Published on Google.com, by The UK Press Association, Sept. 15, 2011.
Parts of England are facing a dangerous shortage of midwives as Britain’s birthrate climbs, the Royal College of Midwives has warned. While there are shortfalls across the country, some areas are worse than others, putting mothers and babies at risk. Midwife numbers have not kept pace with the birthrate in England, which has risen 22% in the past two decades, and the RCM has urged David Cameron to honour a pre-election pledge to recruit more midwives.
The RCM report said 4,700 more midwives were needed across England to keep up with added pressures, including growing numbers of obese and older pregnant women. Figures showed that the north-east and north-west had a shortfall of less than 10%, while the east Midlands and east of England needed 41% more midwives. The south-east was said to be more than one-third short of staff. While the north-east needed 91 extra midwives, the south-east required 1,015 more … //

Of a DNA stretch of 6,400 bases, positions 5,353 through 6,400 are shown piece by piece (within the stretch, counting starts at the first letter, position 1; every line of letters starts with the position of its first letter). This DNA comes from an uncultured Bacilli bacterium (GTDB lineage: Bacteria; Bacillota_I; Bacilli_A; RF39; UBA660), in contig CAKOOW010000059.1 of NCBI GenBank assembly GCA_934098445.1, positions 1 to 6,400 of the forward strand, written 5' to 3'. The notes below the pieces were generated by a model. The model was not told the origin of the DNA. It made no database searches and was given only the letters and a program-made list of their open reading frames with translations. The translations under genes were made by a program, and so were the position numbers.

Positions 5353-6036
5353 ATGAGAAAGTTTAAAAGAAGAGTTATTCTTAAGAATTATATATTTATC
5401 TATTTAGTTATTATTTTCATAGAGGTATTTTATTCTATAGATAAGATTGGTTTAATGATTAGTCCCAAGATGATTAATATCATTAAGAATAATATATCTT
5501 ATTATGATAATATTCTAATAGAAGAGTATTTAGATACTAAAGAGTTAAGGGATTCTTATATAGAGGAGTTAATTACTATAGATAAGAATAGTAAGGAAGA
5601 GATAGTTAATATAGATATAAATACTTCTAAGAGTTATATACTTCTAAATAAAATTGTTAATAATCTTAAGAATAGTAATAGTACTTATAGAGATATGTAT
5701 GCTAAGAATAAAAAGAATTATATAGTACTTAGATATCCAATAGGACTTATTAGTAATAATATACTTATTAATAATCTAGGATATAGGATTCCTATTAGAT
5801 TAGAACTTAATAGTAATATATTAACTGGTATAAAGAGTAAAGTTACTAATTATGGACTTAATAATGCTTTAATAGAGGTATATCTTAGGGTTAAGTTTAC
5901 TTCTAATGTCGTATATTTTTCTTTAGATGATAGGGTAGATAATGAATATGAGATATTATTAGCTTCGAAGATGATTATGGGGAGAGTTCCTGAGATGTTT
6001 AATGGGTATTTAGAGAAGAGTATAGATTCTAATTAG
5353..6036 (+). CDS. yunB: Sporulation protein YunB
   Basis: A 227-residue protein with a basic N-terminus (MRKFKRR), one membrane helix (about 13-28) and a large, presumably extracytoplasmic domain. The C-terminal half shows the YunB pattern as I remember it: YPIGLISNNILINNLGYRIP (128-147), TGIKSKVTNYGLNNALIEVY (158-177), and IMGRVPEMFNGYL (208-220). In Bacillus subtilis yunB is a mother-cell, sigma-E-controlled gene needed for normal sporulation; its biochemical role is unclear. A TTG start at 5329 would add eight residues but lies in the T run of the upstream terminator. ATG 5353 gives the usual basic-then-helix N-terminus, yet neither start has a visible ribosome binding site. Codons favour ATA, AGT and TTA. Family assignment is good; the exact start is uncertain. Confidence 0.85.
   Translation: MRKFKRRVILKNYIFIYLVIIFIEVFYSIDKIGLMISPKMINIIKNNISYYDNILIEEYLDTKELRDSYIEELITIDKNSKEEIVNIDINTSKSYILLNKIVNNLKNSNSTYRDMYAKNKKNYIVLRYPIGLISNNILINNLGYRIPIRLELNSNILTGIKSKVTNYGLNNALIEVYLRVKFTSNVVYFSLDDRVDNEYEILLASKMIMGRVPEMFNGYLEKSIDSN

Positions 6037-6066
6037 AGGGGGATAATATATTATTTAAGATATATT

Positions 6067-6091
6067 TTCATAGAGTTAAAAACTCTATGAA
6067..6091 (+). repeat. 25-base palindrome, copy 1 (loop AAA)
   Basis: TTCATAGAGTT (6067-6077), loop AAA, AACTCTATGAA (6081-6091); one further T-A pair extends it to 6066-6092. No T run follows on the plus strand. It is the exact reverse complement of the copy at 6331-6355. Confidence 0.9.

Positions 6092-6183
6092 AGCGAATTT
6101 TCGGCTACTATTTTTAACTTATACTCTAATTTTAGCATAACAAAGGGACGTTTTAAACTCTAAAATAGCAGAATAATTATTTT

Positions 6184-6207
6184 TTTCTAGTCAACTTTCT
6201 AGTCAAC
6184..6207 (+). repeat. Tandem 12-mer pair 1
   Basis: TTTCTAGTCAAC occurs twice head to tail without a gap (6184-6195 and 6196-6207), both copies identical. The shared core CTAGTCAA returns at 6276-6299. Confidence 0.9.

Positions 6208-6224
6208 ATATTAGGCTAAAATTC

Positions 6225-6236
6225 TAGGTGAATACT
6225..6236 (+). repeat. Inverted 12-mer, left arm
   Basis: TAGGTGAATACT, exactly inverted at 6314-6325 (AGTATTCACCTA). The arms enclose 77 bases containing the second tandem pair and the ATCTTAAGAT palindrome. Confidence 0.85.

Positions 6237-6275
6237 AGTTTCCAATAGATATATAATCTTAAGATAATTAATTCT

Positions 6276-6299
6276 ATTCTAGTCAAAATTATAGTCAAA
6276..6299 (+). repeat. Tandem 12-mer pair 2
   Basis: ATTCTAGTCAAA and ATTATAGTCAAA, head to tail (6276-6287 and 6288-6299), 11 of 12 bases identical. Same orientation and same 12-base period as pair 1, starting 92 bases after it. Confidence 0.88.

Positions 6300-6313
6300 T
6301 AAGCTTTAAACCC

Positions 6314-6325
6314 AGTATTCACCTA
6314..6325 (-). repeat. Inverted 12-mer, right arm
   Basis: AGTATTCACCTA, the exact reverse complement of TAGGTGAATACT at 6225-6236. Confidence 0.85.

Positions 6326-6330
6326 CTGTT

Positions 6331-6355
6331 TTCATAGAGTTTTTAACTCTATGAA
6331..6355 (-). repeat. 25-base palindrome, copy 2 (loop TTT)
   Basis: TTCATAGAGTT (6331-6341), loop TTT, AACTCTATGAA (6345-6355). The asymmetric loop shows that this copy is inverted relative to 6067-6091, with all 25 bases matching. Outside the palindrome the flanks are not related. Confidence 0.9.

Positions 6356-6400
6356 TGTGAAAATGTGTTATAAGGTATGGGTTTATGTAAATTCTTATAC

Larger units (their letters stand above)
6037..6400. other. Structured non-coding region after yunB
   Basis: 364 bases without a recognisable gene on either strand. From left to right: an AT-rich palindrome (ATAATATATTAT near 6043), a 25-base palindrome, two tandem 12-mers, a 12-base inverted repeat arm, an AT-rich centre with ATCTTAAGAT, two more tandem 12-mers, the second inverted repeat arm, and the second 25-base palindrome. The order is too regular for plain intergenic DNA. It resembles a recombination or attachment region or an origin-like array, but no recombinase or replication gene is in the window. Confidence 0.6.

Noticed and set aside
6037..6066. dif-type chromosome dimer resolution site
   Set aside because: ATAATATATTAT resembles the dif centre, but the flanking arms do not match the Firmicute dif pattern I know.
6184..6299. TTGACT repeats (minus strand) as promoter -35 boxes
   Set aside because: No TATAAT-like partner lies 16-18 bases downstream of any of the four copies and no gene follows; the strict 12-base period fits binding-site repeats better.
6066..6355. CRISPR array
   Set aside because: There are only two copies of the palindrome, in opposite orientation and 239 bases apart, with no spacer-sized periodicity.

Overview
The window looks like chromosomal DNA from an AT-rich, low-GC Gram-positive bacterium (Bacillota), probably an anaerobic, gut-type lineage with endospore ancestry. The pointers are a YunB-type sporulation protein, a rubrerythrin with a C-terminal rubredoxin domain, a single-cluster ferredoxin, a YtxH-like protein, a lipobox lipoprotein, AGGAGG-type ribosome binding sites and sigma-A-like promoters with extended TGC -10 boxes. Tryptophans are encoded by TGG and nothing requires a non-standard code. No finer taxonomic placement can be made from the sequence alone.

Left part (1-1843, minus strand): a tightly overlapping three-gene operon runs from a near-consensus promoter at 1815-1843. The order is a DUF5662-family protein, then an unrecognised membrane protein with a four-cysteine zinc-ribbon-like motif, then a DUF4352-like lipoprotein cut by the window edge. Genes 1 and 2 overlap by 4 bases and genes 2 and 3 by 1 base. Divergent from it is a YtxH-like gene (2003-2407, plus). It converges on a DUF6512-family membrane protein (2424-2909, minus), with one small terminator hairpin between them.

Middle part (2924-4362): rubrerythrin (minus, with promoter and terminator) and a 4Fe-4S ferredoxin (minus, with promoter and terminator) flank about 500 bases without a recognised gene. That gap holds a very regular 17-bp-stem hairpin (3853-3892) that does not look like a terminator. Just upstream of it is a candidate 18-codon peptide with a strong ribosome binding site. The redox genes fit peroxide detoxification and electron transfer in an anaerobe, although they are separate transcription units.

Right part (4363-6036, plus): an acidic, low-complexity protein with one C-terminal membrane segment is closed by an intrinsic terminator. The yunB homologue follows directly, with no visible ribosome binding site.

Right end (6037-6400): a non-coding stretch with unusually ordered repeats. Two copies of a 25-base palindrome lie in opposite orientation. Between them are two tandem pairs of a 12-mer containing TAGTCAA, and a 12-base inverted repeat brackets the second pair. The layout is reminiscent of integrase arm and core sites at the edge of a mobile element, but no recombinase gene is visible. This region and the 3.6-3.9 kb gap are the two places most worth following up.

… Elizabeth Duff, the senior policy adviser at the parenting charity NCT, said: “Midwife shortages are already having an appalling impact on maternity services. “Women in need of midwifery care cannot be left to languish on an ever-lengthening waiting list – they need care right away. Midwives are a unique resource, whose expertise in caring for women and their babies is not replicated by any other health professional. “NCT joins in the call for sufficient midwives in post now, and more student places for those in training, so families can have confidence in improved maternity care for the future.” (full text).
same issue on The Guardian, by PA, Sept. 15, 2011;
Health sector neglect blamed for staff flight, on The Citizen Daily /Tanzania, by Songa wa Songa, Sept. 20, 2011;
Newborn’s Death Revives Debate over Mandatory Midwife Licensing, on 670KBOI Radio/TV, Idaho/USA, by Eugene, Oregon, Sept. 20, 2011;
Midwife shortage leading women to consult doulas, on International Federation of Gynecology and Obstetrics FIGO, 7th October 2009;
Mid-multi-wife, on Broken Births, not dated.